Sportico’s annual list of the 100 highest-paid athletes in the world included a pair of pro golf megastars whose earning power is apparently impervious to long periods of inactivity.
Tiger Woods, who didn’t play a competitive round of golf in 2021 as he recovered from the injuries he sustained in a rollover wreck in February, actually jumped three spots to finish 10th on the list with a total of $$73.5 million earned over the past 12 months ($65 million of which came from endorsements).
Rory McIlroy (39th, $38.4 million) and Jordan Spieth (85th, $31.3 million) represented the game’s younger sect while Phil Mickelson, who vanished from the public eye in February after apologizing for his controversial comments about the LIV Golf Series, ranked 44th with $37.1 million. At 51, Lefty was the oldest athlete to make the list.
🚨The highest-paid athletes in the world: top 100
Nike, including its Jordan Brand, is an endorsement partner of at least 42 athletes, while Adidas has a minimum of 16 athletes in its stable and PepsiCo 14 (Sportico could not confirm sponsors of all 100 athletes.) pic.twitter.com/hSDnAM8AmS
— Sportico (@Sportico) May 11, 2022
NBA superstar LeBron James jumped four spots to wrest the crown for highest-paid athlete away from MMA fighter Conor McGregor. James supplemented his $36.9 million base salary with $90 million in endorsements to clear a total of $126.9 million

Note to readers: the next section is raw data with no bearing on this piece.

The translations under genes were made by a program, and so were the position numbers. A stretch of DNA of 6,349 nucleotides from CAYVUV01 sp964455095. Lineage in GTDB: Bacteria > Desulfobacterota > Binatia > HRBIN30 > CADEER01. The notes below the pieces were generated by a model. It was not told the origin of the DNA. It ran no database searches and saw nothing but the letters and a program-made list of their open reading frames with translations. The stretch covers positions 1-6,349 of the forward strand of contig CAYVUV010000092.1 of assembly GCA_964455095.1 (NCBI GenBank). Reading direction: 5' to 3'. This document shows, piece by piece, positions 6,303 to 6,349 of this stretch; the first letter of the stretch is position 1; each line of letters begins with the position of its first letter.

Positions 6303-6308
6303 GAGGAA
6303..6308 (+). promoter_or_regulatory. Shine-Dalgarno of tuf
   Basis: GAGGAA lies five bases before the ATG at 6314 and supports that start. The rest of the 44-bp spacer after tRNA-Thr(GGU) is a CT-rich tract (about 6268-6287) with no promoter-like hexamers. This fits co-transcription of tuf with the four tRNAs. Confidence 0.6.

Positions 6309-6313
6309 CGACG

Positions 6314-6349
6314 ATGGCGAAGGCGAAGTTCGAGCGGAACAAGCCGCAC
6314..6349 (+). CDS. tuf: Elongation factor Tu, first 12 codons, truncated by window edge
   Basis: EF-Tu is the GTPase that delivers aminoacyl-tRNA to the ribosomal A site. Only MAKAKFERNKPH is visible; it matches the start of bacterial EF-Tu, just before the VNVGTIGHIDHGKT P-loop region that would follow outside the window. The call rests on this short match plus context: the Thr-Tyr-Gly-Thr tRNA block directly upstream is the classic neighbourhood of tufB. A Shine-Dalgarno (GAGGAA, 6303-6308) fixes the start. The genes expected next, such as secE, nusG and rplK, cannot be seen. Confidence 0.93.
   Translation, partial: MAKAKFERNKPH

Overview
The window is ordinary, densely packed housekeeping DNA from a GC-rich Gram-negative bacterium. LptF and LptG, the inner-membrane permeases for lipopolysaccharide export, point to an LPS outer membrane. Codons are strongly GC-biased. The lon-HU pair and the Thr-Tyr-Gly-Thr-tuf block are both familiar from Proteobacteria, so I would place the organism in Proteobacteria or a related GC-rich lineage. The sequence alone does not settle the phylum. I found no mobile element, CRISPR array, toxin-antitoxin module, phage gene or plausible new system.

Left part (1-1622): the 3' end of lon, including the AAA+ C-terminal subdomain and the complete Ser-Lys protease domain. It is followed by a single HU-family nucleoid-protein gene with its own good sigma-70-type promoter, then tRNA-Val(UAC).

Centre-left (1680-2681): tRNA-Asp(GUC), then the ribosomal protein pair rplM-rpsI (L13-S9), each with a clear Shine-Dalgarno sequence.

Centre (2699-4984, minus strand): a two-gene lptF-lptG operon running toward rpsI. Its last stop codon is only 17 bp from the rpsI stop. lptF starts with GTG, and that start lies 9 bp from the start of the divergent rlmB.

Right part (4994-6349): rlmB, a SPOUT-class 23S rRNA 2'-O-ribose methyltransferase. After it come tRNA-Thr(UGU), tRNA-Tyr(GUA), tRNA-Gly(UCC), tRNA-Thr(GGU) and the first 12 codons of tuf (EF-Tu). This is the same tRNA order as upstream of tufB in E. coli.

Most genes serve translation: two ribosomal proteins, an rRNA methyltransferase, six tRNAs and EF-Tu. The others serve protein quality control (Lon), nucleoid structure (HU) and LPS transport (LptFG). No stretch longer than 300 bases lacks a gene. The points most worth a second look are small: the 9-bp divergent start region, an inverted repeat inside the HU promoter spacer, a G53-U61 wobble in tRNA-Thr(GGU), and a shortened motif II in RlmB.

Rounding out the top 10 were soccer players Lionel Messi (2nd, $122 million), Cristiano Ronaldo (3rd, $115 million) and Neymar (fourth, $103 million); boxer Canelo Alvarez (fifth, $89 million), hoops stars Stephen Curry (sixth, $86.2 million), Kevin Durant (seventh, $85.9 million) and James Harden (ninth, $76 million); and tennis legend Roger Federer (eighth, $85.7 million).
You might be wondering how Woods managed to rack up more than $8 million in supposed on-course earnings; it’s his haul from collecting the lion’s share of the inaugural Player Impact Program bonus pool — which he also won without playing any competitive golf.
Sportico also reported that Mickelson banked $30 million in endorsements before sponsors Workday, KPMG and Amstel Light dropped him this past March. Rolex has retained him as an ambassador, per Sportico.
American athletes accounted for 69 of the 100 spots. It’s also notable that the list includes 41 newcomers. Click here to see the full list.